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    Africa loses $148b a year to corruption - UN official

    APA-Addis Ababa (Ethiopia)

    Africa loses $148 billion a year due to corruption through various fraudulent activities, UNECA chief Vera Songwe said on Thursday.

    Addressing the 32nd ordinary session of the Executive Council of the African Union summit in Addis Ababa, the Executive Secretary of the United Nations Economic Commission for Africa, Vera Songwe, quoted the African Union as saying that “$148 billion are drained out of the continent through various corrupt activities, and the acts represent about 25 percent of Africa’s average GDP.”

    She said corruption is the major sources and elements of financial flows which drains tremendous resources from the continent.

    The continent loses between $50 billion and $80 billion a year due to illicit financial flows, said Songwe quoting a report of president Mbeki’s high-level panel on illicit financial flow (IFF)

    For the continent that desperately requires substantial financial resources to meet its extensive development needs, including in filling its huge infrastructure gap, such a significant amount of financial resources leakage through IFF and various forms of corrupt practices is definitely something that needs to be fought with every energy that can be mustered, she added.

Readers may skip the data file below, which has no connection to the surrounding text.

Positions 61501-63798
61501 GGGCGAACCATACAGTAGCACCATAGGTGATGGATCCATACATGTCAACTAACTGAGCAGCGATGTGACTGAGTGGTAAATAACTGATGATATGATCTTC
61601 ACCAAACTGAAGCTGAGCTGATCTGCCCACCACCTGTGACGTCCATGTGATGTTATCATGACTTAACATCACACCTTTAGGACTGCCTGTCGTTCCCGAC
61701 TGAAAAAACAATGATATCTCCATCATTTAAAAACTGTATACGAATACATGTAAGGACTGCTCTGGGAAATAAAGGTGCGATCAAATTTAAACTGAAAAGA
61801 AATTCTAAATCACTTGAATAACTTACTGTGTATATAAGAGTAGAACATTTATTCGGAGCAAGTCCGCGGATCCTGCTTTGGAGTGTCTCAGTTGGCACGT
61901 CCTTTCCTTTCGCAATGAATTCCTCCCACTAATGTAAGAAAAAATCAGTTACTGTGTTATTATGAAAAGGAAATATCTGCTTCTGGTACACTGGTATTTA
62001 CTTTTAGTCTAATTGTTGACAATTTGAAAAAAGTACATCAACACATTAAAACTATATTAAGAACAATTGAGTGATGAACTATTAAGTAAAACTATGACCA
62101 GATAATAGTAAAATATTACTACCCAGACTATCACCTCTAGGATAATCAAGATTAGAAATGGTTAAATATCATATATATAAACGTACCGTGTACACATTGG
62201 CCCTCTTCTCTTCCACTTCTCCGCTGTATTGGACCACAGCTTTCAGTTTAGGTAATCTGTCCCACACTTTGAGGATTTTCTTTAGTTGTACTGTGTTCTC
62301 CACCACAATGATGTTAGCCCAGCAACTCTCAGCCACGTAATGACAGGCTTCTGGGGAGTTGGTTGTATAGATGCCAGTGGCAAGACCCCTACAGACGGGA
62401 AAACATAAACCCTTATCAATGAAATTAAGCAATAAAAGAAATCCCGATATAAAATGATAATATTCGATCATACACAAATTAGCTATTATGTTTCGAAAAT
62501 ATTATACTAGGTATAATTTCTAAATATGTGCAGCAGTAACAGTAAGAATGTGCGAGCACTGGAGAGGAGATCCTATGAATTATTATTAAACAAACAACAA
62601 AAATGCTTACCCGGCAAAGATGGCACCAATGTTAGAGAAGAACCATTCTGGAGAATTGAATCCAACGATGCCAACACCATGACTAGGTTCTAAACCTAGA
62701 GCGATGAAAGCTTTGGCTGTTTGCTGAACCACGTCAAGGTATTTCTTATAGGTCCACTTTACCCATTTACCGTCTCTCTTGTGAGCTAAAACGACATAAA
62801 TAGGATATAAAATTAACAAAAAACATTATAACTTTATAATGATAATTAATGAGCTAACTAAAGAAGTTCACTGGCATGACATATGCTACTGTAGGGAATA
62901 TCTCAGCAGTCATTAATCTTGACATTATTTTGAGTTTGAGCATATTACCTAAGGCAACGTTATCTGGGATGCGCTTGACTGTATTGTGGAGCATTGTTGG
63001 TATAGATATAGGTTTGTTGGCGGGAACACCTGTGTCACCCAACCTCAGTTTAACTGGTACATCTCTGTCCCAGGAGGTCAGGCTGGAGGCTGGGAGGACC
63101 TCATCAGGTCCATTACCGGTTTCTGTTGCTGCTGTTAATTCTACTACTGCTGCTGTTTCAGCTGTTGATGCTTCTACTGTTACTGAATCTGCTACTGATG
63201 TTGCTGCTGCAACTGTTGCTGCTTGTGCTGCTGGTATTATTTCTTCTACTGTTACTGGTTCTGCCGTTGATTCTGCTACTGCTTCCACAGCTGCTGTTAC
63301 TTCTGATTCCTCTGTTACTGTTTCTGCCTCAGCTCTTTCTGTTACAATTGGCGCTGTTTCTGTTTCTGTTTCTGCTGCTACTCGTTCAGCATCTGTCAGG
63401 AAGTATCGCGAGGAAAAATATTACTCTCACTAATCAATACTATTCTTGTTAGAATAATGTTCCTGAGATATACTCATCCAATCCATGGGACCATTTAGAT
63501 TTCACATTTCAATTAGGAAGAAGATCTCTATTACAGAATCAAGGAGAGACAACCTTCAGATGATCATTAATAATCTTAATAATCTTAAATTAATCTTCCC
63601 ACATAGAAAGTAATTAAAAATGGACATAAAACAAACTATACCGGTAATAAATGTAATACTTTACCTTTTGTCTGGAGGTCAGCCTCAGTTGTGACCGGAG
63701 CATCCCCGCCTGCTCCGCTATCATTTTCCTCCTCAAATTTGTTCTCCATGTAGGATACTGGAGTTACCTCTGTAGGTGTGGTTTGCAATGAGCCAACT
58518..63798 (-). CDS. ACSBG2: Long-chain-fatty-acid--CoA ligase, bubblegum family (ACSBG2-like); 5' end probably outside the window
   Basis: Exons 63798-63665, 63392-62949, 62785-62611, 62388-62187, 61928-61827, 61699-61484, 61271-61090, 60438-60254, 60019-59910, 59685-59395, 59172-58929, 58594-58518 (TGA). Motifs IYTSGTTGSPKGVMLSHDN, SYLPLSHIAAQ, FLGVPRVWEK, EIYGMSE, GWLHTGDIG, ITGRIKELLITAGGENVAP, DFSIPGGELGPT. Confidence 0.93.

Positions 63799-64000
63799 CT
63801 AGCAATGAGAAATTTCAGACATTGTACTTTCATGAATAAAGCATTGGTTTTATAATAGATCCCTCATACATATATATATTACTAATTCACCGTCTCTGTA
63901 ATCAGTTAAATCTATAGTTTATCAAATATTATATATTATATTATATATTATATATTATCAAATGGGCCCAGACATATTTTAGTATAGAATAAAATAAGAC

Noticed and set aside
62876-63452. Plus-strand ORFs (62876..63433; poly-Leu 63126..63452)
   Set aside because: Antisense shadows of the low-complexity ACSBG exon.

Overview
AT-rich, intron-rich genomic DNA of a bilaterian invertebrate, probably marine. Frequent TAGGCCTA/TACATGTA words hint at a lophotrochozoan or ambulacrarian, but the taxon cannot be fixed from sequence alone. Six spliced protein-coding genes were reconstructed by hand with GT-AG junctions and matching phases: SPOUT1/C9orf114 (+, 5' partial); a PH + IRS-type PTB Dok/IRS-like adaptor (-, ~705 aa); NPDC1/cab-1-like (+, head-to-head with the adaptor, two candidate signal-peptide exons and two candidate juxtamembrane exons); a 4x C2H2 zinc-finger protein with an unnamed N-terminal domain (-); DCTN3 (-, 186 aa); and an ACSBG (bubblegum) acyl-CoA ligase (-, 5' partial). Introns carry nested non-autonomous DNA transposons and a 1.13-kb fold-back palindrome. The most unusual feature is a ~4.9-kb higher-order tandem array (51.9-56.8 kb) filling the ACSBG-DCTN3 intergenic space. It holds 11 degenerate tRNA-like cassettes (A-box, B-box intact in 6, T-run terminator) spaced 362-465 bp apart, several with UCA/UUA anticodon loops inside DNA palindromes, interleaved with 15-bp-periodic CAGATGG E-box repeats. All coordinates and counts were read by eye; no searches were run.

Songwe went on to say that Africa’s development has been in sharp decline over the past several years, and domestically generated resources are expected to play a more prominent role in Africa’s development, including in meeting the 2030 sustainable development goals and the aspirations embodied in Agenda 2063.

    According to Songwe, Africa will register an average economic growth of 3.5 and 3.7 this year and next year amid high prevalence of poverty at about an average of 40 percent.

    The ECA Executive Secretary also said the growth will be supported by more favourable domestic conditions, including the restoration of oil production in a number of countries and the expected recovery, in 2018 and 2019, of the economies of Egypt, Nigeria and South Africa, Africa’s three largest economies.

    “However, adjusting for population growth, the projected economic growth remains inadequate for Africa to make significant progress towards the sustainable development goals (SDGs), in particular the eradication of poverty and hunger. Although the poverty level is reducing, it is still intolerably high at about an average of 40 percent for the continent,” she added.

    Songwe spoke of the need to upscale efforts at structural reforms, for prudent economic management and promoting regional integration.

    The foreign ministers are expected to deliberate on the different items, including the implementation of the Assembly Declaration including that on the Single African Air Transport Market (SAATM); the implementation Agenda 2063; the African Candidatures in the International System; the progress report on the International Criminal Court (ICC), among others.

    High moments during the Executive Council meeting will feature the election and appointment of the 10 members of the Peace and Security Council; and that of one Member of the Advisory Board on Corruption; and the election of two members of the Pan-African University Council.


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